The support team responds slowly. Agents don’t seem to know ‘techy’ details about the service. This is fairly typical and not particularly troubling. However, what is worrying is that Betternet wasn’t able to come up with any good answers even after I pressed. Each time I tried, I had to wait about a day for the reply, which then contained little to no valuable information.

What’s more, although Betternet promises better response times on the premium service, from my experience this doesn’t seem to be true. In the end, I decided to ditch my role as a “mystery shopper” and came clean about being a professional VPN reviewer. Even then responses took ages, and Betternet didn’t supply me with the important encryption details I needed.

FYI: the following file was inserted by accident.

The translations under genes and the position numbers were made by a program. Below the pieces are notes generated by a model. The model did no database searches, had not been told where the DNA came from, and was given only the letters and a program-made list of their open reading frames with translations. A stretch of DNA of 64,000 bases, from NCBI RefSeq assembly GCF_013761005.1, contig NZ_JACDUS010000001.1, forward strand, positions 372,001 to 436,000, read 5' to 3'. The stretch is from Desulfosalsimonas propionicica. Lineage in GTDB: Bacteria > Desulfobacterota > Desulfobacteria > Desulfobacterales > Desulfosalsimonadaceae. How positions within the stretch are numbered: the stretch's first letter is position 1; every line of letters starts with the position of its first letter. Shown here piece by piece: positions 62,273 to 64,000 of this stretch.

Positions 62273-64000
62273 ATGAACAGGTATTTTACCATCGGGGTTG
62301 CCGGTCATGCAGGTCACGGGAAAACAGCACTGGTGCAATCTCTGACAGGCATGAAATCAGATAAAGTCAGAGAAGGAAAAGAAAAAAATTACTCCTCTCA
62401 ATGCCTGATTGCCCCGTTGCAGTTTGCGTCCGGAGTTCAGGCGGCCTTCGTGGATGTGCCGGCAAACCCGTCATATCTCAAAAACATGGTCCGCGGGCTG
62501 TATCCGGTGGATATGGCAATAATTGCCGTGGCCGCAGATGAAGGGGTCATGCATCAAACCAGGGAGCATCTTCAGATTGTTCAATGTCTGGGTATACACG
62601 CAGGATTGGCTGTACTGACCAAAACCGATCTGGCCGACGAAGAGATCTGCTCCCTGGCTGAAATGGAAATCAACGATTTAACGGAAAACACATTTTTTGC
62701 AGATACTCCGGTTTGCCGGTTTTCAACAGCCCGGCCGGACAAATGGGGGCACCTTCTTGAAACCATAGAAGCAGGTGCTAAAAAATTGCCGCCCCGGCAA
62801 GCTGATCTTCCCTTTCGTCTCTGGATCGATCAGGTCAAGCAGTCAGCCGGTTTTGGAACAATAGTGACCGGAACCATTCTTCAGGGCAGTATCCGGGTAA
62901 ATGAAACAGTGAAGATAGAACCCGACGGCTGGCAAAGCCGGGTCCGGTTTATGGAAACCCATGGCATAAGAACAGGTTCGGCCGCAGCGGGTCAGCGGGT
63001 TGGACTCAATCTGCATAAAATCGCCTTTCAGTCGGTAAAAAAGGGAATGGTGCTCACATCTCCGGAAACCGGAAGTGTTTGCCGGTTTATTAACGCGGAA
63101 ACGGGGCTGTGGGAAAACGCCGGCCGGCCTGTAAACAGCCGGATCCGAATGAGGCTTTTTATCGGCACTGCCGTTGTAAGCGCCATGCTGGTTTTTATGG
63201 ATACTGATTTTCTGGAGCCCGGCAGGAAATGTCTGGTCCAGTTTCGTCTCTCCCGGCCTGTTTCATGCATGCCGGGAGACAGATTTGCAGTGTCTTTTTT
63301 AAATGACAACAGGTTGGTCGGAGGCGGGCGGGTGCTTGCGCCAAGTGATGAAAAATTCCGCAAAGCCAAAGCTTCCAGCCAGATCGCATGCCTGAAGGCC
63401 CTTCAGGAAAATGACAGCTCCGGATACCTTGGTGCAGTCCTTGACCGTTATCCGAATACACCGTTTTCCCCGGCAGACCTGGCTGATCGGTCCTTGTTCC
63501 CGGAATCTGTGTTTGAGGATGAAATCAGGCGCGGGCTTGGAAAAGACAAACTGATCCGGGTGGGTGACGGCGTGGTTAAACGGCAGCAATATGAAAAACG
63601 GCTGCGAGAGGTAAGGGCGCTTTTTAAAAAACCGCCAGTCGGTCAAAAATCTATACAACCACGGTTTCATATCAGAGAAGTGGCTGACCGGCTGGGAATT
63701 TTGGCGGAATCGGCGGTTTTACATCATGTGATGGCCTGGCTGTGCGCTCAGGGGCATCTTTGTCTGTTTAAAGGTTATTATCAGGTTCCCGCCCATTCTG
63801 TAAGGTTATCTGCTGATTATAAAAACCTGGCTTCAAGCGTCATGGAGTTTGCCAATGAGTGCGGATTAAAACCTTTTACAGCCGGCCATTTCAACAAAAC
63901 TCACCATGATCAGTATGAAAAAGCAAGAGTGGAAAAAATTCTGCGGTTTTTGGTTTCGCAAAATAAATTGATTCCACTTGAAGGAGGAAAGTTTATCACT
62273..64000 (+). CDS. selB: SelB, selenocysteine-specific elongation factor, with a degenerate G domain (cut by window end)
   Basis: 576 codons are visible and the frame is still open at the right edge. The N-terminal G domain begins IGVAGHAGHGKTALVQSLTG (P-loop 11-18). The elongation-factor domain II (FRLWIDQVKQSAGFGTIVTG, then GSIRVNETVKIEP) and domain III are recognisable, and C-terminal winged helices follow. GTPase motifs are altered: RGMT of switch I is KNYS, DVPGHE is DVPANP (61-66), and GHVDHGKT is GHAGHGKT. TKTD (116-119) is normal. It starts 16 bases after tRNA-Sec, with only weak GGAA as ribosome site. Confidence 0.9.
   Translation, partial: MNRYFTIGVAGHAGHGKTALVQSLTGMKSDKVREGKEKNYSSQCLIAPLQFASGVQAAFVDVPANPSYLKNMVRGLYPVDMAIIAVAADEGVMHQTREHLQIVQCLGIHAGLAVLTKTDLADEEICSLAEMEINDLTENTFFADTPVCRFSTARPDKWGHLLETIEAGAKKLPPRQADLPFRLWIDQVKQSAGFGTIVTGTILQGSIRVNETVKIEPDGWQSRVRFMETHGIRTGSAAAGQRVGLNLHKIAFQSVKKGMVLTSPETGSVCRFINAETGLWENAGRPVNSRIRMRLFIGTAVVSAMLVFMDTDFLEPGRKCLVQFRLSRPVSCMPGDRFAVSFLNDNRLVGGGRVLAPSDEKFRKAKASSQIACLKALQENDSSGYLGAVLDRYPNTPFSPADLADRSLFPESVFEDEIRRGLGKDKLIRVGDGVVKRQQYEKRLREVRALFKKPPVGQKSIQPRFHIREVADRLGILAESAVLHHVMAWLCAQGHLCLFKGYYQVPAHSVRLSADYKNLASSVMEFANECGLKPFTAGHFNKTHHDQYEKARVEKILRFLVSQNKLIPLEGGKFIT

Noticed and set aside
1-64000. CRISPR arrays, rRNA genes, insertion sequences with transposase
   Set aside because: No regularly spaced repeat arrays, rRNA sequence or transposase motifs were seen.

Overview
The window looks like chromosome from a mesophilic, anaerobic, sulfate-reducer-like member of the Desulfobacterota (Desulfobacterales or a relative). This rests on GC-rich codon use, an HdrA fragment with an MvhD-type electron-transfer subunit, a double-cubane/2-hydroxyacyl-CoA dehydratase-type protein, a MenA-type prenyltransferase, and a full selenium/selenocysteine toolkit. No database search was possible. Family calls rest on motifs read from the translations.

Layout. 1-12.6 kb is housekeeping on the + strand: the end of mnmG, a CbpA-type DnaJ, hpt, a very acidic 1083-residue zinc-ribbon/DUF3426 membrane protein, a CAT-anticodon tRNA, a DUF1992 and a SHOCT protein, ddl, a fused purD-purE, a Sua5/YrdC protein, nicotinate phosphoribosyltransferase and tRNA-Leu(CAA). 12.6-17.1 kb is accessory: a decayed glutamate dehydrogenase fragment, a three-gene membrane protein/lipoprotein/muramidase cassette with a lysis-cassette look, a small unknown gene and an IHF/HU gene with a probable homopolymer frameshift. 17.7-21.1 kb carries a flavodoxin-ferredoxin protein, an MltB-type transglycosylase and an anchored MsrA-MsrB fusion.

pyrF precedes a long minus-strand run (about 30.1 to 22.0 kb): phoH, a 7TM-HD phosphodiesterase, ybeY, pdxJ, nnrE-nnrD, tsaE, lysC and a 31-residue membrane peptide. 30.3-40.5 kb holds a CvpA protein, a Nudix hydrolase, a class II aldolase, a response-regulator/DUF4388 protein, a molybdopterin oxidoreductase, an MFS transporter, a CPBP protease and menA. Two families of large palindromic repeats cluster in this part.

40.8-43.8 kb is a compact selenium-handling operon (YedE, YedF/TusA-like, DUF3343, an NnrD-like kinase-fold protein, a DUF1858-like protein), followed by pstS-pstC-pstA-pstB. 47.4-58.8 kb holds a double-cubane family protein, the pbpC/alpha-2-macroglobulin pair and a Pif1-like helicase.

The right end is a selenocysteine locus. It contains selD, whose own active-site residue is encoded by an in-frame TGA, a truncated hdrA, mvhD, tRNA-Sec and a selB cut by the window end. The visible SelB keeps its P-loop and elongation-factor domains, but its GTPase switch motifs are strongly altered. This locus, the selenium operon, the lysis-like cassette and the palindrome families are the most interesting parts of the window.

The Process

Getting hold of the Betternet app isn’t hard. Simply head over to the website and download via the right-hand corner at the top of the page. When you launch the app, it will ask if you want to trial the premium VPN for seven days. If you prefer to use the free VPN, decline. Once the app has launched, you can still upgrade to premium (including using the seven-day free trial).

I couldn’t see the premium plan in the app until I turned off my ad blockers (Privacy Badger and ABP). This is a weird bug because I was using the standalone VPN client for Windows – not a Chrome extension.

Once you’ve upgraded to premium by selecting a plan and paying (or selecting the seven-day free trial), you can select from one of the ten country locations. To connect, simply select a server from the list and press the “Connect” button. I found the VPN to connect quickly and without issues.